Consuming crocodile meat can be dangerous for people with fish allergies


Fish allergy, often a lifelong disease, affects up to 3% of the general population and frequently results in life-threatening anaphylaxis,” says Dr. Thimo Ruethers, researcher in human health and aging at the Tropical Futures Institute. (TFI) at James Cook University (JCU) in Singapore. “More than 1,000 different species of fish are consumed around the world; while people with a fish allergy may be allergic to a narrow range of fish, they are often advised to avoid all fish and fish products once diagnosed with an allergy to any species of fish, resulting in significant dietary restrictions.

Crocodile meat is a known healthy alternative to fish as well as chicken, especially for people with fish and chicken allergies. In fact, crocodilian meat (which includes alligators and crocodiles) is commonly eaten around the world and especially in the tropics, including Singapore and its neighbors where many crocodile farms are located.

However, recent reports of life-threatening anaphylaxis following the consumption of crocodile meat have been linked to a major fish allergen (a protein that triggers a cascade of immunological responses in sensitized consumers that can lead to an allergic reaction). Dr Ruethers and Professor Andreas Lopata, Professor of Molecular Allergy in the College of Public Health, Medical and Veterinary Sciences and TFI at JCU – in collaboration with a number of other researchers – set out to investigate this link. .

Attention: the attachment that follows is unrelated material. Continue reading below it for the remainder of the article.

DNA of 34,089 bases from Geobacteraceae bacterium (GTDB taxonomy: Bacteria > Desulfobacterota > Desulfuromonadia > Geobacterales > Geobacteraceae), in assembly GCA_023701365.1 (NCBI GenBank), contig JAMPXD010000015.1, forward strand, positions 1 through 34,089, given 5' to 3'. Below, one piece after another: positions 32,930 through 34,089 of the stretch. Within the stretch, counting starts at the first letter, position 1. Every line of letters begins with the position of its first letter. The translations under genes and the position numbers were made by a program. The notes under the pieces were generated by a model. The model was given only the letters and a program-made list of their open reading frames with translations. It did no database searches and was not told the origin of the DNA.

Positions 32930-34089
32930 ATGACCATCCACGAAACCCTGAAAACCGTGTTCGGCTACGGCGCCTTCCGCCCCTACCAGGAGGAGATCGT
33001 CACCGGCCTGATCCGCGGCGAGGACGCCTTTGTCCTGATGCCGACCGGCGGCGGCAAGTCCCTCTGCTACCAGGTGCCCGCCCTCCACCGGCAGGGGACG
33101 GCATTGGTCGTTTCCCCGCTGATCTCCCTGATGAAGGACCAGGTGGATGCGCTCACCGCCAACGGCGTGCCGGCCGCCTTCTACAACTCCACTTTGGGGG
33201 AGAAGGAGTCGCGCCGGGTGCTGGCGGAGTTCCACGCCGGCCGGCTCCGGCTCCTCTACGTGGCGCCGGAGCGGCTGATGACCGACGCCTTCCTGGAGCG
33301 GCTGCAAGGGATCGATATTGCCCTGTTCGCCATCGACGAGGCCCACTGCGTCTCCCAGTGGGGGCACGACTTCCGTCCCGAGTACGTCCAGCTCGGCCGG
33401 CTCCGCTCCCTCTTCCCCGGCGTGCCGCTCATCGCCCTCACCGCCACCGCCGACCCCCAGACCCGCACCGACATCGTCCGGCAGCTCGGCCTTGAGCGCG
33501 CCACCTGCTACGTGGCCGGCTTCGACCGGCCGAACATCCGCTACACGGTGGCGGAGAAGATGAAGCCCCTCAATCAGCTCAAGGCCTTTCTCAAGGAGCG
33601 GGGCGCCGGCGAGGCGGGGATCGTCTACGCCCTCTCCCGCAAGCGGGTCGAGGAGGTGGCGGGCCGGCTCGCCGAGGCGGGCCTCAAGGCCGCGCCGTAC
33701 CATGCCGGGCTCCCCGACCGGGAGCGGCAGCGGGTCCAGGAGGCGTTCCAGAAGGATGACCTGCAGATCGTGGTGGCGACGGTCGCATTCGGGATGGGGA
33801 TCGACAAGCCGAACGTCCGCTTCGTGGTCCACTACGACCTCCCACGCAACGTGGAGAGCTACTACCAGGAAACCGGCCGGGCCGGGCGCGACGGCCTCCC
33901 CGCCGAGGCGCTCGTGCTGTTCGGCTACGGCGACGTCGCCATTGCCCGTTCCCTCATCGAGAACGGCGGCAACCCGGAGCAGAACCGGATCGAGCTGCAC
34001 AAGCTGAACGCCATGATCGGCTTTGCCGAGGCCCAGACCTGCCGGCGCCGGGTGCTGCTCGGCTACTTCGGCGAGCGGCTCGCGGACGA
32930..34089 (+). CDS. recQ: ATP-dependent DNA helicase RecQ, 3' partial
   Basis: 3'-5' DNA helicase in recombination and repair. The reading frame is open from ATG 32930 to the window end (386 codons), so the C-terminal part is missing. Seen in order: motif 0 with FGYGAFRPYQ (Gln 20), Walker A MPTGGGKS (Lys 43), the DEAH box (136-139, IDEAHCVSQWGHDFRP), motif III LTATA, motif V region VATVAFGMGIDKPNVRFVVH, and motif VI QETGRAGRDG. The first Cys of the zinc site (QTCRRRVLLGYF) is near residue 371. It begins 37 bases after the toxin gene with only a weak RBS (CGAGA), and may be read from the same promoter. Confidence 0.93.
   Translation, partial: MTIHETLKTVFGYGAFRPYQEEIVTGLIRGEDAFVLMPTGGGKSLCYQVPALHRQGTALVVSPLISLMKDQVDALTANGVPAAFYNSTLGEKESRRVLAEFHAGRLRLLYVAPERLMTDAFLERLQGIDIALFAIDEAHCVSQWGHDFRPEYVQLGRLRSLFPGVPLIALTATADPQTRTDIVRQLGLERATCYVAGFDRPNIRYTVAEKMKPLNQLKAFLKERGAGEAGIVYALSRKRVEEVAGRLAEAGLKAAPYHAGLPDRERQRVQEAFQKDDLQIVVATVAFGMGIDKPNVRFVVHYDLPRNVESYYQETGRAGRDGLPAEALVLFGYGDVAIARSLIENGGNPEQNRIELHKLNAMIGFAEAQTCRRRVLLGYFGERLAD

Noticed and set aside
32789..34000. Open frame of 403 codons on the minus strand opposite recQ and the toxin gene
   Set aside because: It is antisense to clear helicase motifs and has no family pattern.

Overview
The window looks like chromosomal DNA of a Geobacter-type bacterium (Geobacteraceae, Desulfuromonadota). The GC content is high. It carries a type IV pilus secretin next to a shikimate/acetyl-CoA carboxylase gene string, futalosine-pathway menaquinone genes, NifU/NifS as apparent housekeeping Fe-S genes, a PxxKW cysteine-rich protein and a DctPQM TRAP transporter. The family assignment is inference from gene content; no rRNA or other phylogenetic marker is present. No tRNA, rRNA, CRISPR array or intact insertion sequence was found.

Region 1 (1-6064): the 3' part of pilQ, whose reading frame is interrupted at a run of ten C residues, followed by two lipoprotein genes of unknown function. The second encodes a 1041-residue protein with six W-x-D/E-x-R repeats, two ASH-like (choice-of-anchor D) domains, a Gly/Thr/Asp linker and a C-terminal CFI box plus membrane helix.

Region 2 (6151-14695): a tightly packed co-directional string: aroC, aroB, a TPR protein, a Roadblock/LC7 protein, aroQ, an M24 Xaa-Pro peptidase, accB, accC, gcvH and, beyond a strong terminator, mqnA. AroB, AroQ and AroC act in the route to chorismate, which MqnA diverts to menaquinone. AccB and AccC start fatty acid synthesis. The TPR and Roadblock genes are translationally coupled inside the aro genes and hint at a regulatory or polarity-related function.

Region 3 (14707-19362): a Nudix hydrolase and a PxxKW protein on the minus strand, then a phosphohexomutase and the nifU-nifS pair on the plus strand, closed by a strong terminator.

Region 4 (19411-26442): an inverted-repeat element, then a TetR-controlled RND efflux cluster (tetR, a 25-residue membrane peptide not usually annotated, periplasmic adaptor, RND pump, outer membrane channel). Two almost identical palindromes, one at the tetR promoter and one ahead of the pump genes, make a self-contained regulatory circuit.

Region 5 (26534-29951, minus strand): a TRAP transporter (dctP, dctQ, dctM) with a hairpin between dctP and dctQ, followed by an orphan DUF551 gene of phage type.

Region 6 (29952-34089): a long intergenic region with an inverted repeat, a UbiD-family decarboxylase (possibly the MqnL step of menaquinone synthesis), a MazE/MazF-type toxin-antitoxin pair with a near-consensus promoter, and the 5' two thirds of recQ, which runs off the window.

In the study, one of the largest groups of fish allergy patients in the world underwent allergen skin testing to crocodile and various types of fish. Extensive skin reactions and blood tests then showed that the vast majority (about 70%) of patients would likely have an allergic reaction to eating crocodile.

Dr Ruethers shares: “In the tropics and in many Eastern countries, the meat of amphibians and reptiles is a common food, while it is often considered ‘exotic’ in Western countries. Crocodilians are the closest living relatives of birds, which can be primary sensitizers of food allergies or, in rare cases, also cause clinical cross-reactivity in individuals allergic to fish (chickenfish syndrome).

He adds: “We have now invented the ‘fish-crocodile syndrome’: people with a fish allergy may be at risk of serious allergic reactions when eating crocodilian meat because they are very reactive to crocodile parvalbumin. This generally harmless protein is today the very first reptile allergen registered with the WHO.

“We suggest that people with fish allergies avoid eating crocodilian meat unless tolerance is confirmed or after consulting with their allergist.”

Reference: Ruethers T, Nugraha R, Taki AC, et al. First reptilian allergen and major allergen for patients allergic to fish: crocodile β-parvalbumin. Pediat All Immunol. 2022;33(5):e13781. do I:10.1111/pai.13781

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